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In my first newspaper job 30 years ago, I worked for higher-ups who were, to put it mildly, cretins. One boss, dead now, stood out for his screaming, insults, and the glee he took in being outrageously offensive.

Part of my job was taking part in afternoon news meetings, where this Head Honcho presided over a discussion about what would make tomorrow’s Page One. In one such meeting the focus turned to a homicide committed in a poor part of the city. 

The Big Boss had a question. “What persuasion” was the dead man? Informed the victim was Black, he uttered a word I’ll never forget.

“Next.”

The killing was buried deep inside the paper. We all left disgusted by where we worked and for whom. But nobody objected. I didn’t say a word. Maybe because this was the 1990s, or because I was a coward, new to the job and afraid to be fired. Regardless, I am ashamed to retell the story in print.

I do so because, to hear ESPN tell it, working for the Phoenix Suns under owner Robert Sarver may be a lot like working for that despot — a bully, a misogynist, a racist. These are charges Sarver has denied through his attorneys, including in a lengthy denial released weeks before ESPN published its Nov. 4 story, written by senior writer Baxter Holmes.

Holmes’ piece accuses Sarver of frequently using the N-word, including in the presence of Black employees like then-coach Earl Watson. Holmes says he interviewed more than 70 former and current Suns employees, including executives and at least one co-owner. The story describes “a toxic and sometimes hostile workplace” during Sarver’s 17 years owning the Suns.

Sarver’s denials have been emphatic. “I’ve never called anyone or any group of people the N-word, or referred to anyone or any group of people by the N-word, either verbally or in writing,” he said through his lawyers. “I don’t use that word. It is abhorrent and ugly and denigrating and against everything I believe in.”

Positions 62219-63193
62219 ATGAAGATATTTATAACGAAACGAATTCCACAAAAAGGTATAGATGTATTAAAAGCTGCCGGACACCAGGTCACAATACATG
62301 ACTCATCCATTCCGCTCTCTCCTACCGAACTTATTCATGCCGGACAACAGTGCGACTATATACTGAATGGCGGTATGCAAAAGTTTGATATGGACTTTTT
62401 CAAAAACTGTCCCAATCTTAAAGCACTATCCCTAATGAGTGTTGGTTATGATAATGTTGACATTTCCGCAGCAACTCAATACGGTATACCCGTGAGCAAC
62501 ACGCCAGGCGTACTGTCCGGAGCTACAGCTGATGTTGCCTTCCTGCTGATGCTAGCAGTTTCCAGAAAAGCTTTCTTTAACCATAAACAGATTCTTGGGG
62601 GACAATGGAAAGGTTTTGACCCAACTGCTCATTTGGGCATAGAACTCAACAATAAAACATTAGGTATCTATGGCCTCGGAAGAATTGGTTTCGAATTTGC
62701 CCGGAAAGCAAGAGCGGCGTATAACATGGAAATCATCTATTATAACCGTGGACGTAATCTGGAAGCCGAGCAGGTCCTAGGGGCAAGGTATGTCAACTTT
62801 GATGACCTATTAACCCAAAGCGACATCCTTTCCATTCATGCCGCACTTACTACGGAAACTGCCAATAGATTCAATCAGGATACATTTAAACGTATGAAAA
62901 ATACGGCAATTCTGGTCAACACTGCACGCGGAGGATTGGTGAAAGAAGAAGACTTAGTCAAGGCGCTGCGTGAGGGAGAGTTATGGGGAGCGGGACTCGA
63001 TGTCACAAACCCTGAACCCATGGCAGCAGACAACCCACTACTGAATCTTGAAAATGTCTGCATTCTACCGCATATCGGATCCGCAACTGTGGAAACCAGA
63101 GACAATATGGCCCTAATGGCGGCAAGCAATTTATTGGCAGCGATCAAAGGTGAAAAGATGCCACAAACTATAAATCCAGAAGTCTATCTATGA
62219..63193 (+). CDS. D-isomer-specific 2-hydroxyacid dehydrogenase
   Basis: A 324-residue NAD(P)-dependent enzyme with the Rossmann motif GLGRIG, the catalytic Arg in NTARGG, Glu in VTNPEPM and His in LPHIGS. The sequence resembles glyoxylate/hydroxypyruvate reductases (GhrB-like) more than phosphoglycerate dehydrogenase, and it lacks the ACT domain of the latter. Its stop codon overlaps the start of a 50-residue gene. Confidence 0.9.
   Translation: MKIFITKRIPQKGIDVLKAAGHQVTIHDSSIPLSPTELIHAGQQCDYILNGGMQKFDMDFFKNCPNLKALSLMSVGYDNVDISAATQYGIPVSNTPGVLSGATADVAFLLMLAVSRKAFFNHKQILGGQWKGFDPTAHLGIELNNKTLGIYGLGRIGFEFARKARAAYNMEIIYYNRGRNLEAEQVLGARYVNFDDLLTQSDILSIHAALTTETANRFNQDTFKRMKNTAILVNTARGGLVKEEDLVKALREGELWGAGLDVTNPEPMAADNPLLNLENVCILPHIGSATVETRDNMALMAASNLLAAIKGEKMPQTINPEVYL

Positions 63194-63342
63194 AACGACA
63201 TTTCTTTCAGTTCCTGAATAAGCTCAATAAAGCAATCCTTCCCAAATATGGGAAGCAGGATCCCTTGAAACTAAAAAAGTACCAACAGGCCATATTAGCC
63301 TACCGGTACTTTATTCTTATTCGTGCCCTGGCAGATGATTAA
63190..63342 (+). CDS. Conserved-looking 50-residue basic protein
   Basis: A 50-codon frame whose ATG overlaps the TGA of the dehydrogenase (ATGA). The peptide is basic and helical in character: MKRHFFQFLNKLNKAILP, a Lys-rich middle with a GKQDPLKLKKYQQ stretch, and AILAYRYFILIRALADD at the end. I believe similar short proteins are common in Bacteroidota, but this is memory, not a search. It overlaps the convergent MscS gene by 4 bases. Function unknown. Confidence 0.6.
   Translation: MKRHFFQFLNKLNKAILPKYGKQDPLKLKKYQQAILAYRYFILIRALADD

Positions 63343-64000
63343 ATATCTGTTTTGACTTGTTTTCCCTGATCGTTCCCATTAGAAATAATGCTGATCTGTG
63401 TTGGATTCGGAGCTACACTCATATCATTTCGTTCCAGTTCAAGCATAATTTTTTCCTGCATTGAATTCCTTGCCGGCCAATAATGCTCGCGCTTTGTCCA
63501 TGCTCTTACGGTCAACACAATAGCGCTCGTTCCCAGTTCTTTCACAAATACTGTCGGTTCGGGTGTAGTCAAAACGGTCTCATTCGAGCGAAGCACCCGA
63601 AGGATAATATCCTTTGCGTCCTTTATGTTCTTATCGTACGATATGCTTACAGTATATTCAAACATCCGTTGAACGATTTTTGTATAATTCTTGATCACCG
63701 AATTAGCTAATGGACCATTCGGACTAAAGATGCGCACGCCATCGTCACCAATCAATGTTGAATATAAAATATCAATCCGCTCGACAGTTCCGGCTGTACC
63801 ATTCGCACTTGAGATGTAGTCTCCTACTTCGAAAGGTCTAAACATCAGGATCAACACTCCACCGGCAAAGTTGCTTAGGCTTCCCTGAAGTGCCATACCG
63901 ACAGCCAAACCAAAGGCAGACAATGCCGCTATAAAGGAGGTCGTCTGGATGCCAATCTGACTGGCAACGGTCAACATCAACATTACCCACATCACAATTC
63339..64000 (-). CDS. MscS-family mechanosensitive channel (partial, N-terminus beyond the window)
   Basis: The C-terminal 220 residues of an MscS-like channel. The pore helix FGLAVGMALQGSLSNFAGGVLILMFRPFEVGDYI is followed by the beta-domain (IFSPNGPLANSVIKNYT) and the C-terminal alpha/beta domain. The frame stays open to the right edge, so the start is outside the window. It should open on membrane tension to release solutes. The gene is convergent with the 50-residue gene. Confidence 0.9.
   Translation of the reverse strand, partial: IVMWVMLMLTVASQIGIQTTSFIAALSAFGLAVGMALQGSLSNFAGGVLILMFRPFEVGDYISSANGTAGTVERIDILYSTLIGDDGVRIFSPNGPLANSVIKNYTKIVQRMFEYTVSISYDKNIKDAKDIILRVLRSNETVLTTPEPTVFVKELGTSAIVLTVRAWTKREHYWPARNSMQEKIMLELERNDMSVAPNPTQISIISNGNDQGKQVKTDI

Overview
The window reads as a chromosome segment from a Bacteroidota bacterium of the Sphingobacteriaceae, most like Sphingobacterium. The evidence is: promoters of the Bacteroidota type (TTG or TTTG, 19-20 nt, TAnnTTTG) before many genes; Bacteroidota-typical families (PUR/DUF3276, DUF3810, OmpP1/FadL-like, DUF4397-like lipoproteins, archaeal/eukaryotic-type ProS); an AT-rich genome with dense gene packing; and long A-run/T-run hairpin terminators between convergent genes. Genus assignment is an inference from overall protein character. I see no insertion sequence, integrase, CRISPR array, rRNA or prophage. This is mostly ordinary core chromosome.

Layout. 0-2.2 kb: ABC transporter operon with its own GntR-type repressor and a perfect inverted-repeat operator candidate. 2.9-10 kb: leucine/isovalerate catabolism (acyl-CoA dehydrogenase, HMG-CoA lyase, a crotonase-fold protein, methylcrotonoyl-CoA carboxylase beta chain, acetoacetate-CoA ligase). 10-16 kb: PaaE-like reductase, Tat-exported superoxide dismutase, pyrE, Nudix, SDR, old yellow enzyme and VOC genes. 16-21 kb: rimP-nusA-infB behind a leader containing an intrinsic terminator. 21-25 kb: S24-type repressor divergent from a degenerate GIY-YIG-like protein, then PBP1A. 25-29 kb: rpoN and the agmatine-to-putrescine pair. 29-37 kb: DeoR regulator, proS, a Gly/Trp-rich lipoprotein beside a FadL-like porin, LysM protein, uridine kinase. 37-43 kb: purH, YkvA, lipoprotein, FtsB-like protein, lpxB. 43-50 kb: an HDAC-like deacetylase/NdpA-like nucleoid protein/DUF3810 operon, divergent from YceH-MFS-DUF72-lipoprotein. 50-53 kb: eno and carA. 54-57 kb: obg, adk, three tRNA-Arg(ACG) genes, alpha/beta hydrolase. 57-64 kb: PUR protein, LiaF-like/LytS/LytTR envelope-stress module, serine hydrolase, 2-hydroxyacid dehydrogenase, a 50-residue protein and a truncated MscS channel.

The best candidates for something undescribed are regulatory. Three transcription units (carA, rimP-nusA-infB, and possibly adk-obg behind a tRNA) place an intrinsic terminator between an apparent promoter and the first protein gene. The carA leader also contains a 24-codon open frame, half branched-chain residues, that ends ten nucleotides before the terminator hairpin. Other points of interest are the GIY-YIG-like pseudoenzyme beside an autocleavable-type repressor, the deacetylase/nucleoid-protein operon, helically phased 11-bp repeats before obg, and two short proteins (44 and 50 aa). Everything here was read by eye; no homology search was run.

The NBA has hired law firm Wachtell Lipton to investigate the charges. Media reports indicate the investigators have offered team employees confidentiality in exchange for their participation in the investigation.

That confidentiality bothers me, as does the confidentiality granted by ESPN to virtually every accuser in the story, essentially everyone quoted with the exception of Earl Watson, who Sarver fired only three games into the 2017 season, after a 48-point defeat that ranks as the worst opening night loss in NBA history.

After three decades writing news, I understand the desire of sources to stay anonymous. But Holmes’ 70 interviewees are not risking their safety or lives in calling out Sarver. The former employees may be risking some career impact. The current Suns employees? They’d be risking a job they might be better off leaving, given the workplace they’ve described. 

Had ESPN’s sources used their names, they very well might have been hailed as heroes. In 2021, in the more supportive culture of whistleblowing that exists today, I’d say the chances were 50-50. Regardless, we will never know.

Criticizing their anonymity is easy for me to do. It even brands me a hypocrite. After all, I didn’t have the fortitude to confront a bully when I had the chance, even anonymously. I’m still ashamed by that failure. 

I’ve never been a Sarver fan, so denigrating those who have attacked him feels uncomfortable. But I have come to feel strongly about speaking truth to power. Holmes’ story is thorough, but its rampant anonymity leads me to wonder how much of it is gospel truth. 

I think it’s better to put your name on the things you say. Every last word.